Eclipso talking to herself in the ethereal nowhere is in NO WAY a convention that should have died thirty years ago and is hokey enough to even make Captain Kangaroo puke blood. I mean, I love it. Don't you?

Let's give an entire page to the fact that the Monitors can't see Ray Palmer or those pursuing him. Why? Just cause!

And hey, let's take an emotional beat, like the idea that Karate Kid is dying (for whatever reason), and instead of focusing on THAT, let's look into why Oracle kicks such royal @$$ at hacking, because that hasn't already been established with her character, like, at all, and makes for such novel reading.

Bottom line, this series is not an EVENT, it's not even a coherent narrative. It's a struggling ongoing, really, the kind where they try to do something new and crazy every week to keep your attention, when in reality if they just sat down, realized what they had, and wrote a character-based narrative that happens to have a plot, they might have had a masterwork. The lost opportunity kills me, and I'm still nowhere near buying any of the issues of this series. I wouldn't recommend you do, either.

3Main Art - 3: A good portion of my confusion, or at least my uncertainty that I was correct as to what was happening, came from the art. For instance, though I have neither the time nor the patience to figure it out, I'm not entirely sure if it's the lightning smacking Mary around, or the water.

It varied, though. While the Batwoman and Question scene was bland and looked apathetic, there was some real character in the Robin and Jimmy scenes, no matter how contrived the writing.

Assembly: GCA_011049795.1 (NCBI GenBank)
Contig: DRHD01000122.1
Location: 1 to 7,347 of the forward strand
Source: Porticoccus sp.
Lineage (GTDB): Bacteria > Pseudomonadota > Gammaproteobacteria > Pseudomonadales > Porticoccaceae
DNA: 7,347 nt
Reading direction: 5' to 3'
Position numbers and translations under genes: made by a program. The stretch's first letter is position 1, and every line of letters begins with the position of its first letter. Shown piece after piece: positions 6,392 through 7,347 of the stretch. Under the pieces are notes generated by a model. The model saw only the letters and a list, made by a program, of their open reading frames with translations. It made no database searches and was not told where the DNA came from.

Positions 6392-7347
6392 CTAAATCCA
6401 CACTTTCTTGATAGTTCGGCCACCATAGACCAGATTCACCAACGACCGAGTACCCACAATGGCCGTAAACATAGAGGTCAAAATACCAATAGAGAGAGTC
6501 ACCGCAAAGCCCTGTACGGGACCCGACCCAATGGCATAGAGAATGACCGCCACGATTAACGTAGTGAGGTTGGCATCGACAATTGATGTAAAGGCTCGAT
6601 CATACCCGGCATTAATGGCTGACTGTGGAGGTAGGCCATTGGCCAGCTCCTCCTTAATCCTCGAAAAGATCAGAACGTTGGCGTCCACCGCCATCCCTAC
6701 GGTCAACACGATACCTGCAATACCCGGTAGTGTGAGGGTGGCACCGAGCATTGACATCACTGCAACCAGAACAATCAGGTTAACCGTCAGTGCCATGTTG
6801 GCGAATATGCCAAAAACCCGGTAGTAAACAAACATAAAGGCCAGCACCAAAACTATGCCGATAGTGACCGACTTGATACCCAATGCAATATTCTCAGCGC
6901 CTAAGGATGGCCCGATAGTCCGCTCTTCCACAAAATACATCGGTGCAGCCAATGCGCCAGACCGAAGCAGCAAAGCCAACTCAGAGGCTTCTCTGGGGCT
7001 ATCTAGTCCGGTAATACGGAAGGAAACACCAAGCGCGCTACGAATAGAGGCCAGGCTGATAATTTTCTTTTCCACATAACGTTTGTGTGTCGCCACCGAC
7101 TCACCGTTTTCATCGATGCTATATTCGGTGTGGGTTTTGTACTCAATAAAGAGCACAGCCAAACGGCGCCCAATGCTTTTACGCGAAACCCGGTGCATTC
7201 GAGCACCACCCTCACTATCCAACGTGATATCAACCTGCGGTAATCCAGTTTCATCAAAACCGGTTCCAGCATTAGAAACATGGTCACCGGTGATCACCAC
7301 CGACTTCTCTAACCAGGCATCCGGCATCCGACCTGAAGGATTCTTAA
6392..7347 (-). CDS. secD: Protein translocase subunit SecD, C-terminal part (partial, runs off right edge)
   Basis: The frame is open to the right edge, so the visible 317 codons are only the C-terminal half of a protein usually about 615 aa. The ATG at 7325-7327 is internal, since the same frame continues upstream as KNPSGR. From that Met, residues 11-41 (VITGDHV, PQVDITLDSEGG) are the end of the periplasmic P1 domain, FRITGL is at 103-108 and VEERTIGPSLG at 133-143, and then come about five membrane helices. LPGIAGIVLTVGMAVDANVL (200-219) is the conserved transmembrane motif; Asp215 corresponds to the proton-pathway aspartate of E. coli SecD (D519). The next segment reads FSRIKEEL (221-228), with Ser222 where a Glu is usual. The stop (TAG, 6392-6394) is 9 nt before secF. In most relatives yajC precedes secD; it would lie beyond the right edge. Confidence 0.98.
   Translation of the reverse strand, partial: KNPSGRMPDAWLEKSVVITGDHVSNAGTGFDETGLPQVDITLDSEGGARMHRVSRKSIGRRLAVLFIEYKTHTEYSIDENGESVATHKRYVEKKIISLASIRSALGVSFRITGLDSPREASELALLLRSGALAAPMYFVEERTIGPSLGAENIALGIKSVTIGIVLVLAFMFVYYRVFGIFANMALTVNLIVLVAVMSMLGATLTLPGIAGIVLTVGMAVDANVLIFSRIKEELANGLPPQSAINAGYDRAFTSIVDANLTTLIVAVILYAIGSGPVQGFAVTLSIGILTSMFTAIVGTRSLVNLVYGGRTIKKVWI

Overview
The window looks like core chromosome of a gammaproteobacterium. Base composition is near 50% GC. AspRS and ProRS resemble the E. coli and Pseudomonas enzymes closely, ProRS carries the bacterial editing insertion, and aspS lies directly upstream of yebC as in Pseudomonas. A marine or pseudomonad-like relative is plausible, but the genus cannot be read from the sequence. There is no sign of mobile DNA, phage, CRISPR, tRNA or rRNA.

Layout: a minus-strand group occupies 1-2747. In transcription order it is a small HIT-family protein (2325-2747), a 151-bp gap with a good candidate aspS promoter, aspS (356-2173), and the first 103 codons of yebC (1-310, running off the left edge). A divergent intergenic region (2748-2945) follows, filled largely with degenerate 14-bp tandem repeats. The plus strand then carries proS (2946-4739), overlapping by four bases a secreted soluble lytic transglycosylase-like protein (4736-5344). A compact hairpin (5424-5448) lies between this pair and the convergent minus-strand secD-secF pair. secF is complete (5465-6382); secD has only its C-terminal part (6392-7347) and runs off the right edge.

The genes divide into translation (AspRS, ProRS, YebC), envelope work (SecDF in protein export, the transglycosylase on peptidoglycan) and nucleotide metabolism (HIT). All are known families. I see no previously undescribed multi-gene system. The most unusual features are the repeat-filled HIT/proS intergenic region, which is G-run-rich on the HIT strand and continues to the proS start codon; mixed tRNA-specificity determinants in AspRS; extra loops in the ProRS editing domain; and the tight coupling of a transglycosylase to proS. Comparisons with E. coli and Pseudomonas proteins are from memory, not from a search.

Not bad, but not great, just ordinary.

3Back-up Story - 3: And even here we have issues. This is the first one of these I didn't enjoy, because it fell into Monitor slapstick and totally lost what the focus of the piece was, the History of the Multiverse. This is the part that's supposed to be cool because it ties into the ongoing Countdown stuff, but given that I could care less for most any of it, it fails.

Still, the ramifications and ideas are put semi-decently, and it does round out the story, so I can't complain too much.

5Back-up Art - 5: Jurgens rocks, what can I say. Every panel I scope, I just say to myself that if I can ever get a chance to work with the guy, I'd literally smack my grandma. It's be like: "Hey, Neal! Have a Werther's Origi-" BAM! Broken hip.

3Cover Art - 3: It's interesting, but unfortunately my reaction to the concept is pretty much the same as Cyborg. That's a bad thing. So does it evoke the issue? Yeah. So an extra point for that. But beyond that, it's not the artist's fault that I don't like what's going on, but then again, it doesn't drag me in, either.

Mild Mannered Reviews


Note: Month dates are from the issue covers, not the actual date when the comic went on sale.

January 2007